Spain's mainstream political parties were battered in local and regional elections Sunday, as voters chafing under harsh austerity policies, high unemployment and corruption scandals turned against ruling conservatives and opposition socialists.
As vote counting continued early Monday, the two mainstream parties were shown carrying 52 percent of the nationwide vote, with vote counting about 90 percent complete. Conservatives and socialists pulled about 65 percent of the nationwide vote four years ago.
The jubilant leader of the upstart anti-austerity party Podemos described the incomplete returns as "the end of bipartisan politics in Spain," which he said "points directly to change." Pablo Iglesias, speaking to reporters, also called that change "irreversible" and said his party's next challenge is to win general elections later this year.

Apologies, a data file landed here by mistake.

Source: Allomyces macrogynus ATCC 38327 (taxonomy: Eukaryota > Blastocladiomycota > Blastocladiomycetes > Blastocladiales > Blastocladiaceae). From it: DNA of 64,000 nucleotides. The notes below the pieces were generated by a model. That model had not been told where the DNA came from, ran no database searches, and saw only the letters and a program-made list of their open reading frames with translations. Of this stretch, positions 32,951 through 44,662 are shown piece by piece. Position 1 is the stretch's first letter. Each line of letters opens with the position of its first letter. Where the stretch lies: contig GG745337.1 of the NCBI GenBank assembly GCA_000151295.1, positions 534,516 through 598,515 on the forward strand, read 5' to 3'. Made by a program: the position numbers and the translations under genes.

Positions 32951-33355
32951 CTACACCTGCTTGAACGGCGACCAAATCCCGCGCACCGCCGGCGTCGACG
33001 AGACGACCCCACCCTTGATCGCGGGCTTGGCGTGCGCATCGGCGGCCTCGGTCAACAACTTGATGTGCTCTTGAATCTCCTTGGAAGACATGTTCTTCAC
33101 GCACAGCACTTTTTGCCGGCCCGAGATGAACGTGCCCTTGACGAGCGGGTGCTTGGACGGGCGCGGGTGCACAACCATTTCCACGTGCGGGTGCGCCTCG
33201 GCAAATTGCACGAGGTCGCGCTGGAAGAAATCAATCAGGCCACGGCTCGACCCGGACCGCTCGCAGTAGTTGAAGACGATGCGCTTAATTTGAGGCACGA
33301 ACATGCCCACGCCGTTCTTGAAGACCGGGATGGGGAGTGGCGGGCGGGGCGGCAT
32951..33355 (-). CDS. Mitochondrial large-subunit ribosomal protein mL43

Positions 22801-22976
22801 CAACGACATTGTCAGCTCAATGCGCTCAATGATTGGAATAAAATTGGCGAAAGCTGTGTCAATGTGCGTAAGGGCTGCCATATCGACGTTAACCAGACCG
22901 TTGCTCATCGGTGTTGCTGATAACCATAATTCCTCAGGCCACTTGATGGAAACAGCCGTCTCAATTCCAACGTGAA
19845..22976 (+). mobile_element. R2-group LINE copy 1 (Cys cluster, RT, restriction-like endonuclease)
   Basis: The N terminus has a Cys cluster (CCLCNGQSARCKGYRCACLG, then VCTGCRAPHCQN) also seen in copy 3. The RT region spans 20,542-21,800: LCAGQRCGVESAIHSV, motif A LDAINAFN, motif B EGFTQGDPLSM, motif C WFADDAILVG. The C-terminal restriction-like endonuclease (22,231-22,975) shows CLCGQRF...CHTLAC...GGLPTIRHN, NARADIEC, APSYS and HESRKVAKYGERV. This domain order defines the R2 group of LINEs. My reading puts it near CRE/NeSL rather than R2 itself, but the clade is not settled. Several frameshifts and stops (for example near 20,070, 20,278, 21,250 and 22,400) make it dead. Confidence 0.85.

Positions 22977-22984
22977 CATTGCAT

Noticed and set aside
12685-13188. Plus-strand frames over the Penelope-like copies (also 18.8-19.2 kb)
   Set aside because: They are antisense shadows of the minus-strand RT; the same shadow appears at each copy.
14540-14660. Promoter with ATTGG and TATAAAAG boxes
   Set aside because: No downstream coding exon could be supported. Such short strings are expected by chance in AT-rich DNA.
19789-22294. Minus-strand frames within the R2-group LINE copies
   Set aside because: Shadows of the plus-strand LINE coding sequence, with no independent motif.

In Madrid, where a ruling People's Party mayor has served since 1991, Prime Minister Rajoy's candidates were shown late Sunday in a close race with a leftist platform backed by Podemos.
Control of more than 8,000 Spanish town halls and 13 of 17 regional parliaments were decided Sunday, and analysts say final results will serve as a barometer for national elections set for November.